Big changes planned for Sunday's Bay to Breakers

Everyone knows Bay to Breakers is really about the costumes. This year did not disappoint.

May 13, 2011 10:13:56 PM PDT
The city of San Francisco is trying to make Sunday's 100th running of the Bay to Breakers race a tamer event than in the past. Organizers and police want fewer runners this year and no alcohol.

Over 55,000 people are expected to run in Sunday's race. Friday, Mayor Ed Lee was on the steps of City Hall, reaffirming that this year's race will be different.

"You can wear any zacky, wacky uniform you want, unfortunately, my wife got rid of my Spider Man outfit a long time ago, so I won't be able to do that," Lee said.

Lee received an honorary race bib and issued a proclamation declaring the coming days "Bay to Breakers Weekend."

Police Chief Greg Suhr issued his own proclamation Friday, warning participants that using doorsteps as bathrooms will not be tolerated.

People running this year's race will notice some significant differences from years past. This year, there is a ban on alcohol and there will be checkpoints along the way to make sure everyone running is registered and sober.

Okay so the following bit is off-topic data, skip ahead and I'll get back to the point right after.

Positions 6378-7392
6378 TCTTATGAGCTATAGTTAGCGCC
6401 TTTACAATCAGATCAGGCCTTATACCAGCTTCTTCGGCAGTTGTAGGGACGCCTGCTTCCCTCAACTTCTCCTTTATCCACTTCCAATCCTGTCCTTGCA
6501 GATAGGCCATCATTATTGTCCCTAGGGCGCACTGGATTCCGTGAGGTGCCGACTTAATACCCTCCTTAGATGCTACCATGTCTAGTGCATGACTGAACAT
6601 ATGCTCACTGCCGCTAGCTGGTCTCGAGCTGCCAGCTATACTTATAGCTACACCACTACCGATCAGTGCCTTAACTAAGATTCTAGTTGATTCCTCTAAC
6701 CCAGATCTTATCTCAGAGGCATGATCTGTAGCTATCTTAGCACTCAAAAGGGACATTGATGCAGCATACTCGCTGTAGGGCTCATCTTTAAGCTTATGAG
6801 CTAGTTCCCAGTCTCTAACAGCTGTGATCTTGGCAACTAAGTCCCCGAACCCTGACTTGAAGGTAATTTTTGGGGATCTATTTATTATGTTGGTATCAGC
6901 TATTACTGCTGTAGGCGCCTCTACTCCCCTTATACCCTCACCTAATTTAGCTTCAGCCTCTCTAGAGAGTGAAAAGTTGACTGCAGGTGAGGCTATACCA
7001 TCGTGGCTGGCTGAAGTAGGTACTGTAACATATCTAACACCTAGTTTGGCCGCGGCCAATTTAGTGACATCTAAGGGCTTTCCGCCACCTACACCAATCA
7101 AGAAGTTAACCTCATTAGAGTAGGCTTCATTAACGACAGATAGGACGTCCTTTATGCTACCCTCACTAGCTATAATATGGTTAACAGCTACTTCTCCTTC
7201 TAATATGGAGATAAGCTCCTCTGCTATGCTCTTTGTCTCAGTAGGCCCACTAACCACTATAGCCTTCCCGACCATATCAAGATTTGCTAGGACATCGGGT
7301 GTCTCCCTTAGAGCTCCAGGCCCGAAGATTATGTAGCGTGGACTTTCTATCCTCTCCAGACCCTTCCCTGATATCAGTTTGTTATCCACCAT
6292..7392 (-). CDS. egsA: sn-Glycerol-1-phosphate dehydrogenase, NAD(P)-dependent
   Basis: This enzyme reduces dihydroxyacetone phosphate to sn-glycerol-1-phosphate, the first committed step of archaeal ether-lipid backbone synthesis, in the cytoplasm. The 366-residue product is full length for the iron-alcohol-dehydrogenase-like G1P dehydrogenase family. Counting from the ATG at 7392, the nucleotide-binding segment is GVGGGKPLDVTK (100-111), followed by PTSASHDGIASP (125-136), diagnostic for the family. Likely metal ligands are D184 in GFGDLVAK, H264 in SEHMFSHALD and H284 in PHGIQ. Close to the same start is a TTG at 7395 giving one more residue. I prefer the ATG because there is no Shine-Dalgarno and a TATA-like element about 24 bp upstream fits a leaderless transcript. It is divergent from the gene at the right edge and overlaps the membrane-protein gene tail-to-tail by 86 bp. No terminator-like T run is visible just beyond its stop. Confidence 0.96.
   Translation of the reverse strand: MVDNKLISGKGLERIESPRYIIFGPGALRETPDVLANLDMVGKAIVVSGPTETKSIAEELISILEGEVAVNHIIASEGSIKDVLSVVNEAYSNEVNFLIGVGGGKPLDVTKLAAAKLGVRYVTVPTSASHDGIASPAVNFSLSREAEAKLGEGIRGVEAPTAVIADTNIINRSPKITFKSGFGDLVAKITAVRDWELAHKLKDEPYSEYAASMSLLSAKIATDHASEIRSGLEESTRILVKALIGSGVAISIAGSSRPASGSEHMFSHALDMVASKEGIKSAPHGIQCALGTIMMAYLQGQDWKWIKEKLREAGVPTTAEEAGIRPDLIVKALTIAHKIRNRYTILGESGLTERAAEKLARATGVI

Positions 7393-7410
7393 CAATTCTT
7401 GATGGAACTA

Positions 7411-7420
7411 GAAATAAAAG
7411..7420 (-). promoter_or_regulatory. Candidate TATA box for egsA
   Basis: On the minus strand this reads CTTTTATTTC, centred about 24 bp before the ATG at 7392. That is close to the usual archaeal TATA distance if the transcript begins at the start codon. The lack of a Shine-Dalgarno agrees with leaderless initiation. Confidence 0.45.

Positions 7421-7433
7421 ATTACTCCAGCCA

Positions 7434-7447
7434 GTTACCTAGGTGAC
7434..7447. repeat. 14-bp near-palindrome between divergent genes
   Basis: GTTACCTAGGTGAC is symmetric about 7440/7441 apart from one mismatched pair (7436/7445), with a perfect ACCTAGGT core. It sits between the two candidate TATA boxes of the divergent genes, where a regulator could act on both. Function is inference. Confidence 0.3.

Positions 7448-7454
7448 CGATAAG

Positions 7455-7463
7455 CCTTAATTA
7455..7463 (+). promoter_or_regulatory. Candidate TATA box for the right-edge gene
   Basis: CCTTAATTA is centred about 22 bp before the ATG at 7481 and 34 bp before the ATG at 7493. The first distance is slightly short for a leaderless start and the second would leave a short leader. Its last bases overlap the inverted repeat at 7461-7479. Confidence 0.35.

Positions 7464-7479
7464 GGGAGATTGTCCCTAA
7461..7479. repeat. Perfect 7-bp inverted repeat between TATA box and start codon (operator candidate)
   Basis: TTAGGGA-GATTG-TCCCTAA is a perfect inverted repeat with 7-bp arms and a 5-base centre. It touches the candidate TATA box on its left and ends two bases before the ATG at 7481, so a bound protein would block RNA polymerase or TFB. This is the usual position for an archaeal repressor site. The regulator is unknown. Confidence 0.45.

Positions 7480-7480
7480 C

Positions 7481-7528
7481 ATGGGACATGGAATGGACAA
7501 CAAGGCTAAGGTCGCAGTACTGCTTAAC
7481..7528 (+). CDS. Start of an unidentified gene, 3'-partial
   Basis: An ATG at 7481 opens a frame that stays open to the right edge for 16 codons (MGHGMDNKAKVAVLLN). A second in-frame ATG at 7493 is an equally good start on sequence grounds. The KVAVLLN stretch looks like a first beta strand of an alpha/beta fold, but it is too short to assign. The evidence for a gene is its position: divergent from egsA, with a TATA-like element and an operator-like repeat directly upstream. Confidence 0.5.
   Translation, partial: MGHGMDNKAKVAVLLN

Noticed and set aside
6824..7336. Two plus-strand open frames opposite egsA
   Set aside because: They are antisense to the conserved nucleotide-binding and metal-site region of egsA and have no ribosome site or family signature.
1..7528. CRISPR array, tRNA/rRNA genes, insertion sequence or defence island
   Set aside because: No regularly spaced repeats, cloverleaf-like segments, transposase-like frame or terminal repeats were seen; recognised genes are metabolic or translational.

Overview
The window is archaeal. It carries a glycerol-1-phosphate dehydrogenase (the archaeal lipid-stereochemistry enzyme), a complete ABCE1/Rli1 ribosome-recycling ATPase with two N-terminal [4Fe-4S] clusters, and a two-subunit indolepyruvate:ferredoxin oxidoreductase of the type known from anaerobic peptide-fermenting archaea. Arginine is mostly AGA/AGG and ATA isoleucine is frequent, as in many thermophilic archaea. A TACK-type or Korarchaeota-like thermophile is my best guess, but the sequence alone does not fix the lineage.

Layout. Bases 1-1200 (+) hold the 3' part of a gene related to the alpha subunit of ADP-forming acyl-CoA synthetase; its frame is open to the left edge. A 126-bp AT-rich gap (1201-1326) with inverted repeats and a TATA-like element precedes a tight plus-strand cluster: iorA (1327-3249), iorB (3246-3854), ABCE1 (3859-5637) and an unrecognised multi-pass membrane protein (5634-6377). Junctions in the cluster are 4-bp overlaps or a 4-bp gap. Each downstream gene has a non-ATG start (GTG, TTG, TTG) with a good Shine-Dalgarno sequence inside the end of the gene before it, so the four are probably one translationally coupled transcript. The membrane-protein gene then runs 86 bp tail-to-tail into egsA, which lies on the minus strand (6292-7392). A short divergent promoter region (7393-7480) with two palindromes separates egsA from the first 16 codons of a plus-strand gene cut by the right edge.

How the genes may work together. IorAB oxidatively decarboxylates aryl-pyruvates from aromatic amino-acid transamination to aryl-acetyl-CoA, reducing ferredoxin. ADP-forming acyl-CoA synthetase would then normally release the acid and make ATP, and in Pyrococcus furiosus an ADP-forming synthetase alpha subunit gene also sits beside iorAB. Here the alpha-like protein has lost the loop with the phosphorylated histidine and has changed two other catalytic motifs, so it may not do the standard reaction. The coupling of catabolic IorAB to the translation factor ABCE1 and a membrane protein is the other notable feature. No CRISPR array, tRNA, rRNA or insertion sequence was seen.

Unregistered runners will be tossed from the course and intoxicated runners will be forced to sober up in drunk tents along the route.

And the race's crazy floats? They are banned.

Conor McGovern-Calder lived along the race route for years. He welcomes the new regulations.

"I remember walking along and seeing flasks, broken flasks, broken 40s, just everywhere, just a huge mess," he said. "So I hope it cleans up the neighborhood."

Travis Rosette disagrees. He lives on Hayes Street and plans to watch the race from his balcony. He says the new rules will hamstring his excitement.

Organizers say runners can still come in costume or naked, they just need to come sober and pay the registration fee.

"We want people to come to this race dressed, undressed, in costumes, professional runners. We just don't want bottles of liquor with them," Bay to Breakers spokesperson Sam Singer said.

Of course this is about a serious race. The runners get caught up in the crowd.

"You don't feel lonely, you feel more strength with the noise from all around, from both sides of the street, so you feel so excited," Lineth Chepkurui, the 2010 women's winner said.

Chepkurui set a course record last year and is going for her third win. Meb Keflezighi hopes to be the first American to win the race since 1986. He won an Olympic silver medal in the 2004 summer games.

"I love racing because you get really close to the people and then they scream at you, they say 'Go USA!' or call your name, you get that energy, it definitely helps," Keflezighi said.

Extra ferries will be running Sunday morning for Bay To Breakers. In fact, the Alameda/Oakland Ferry line begins its summer weekend schedule Saturday.

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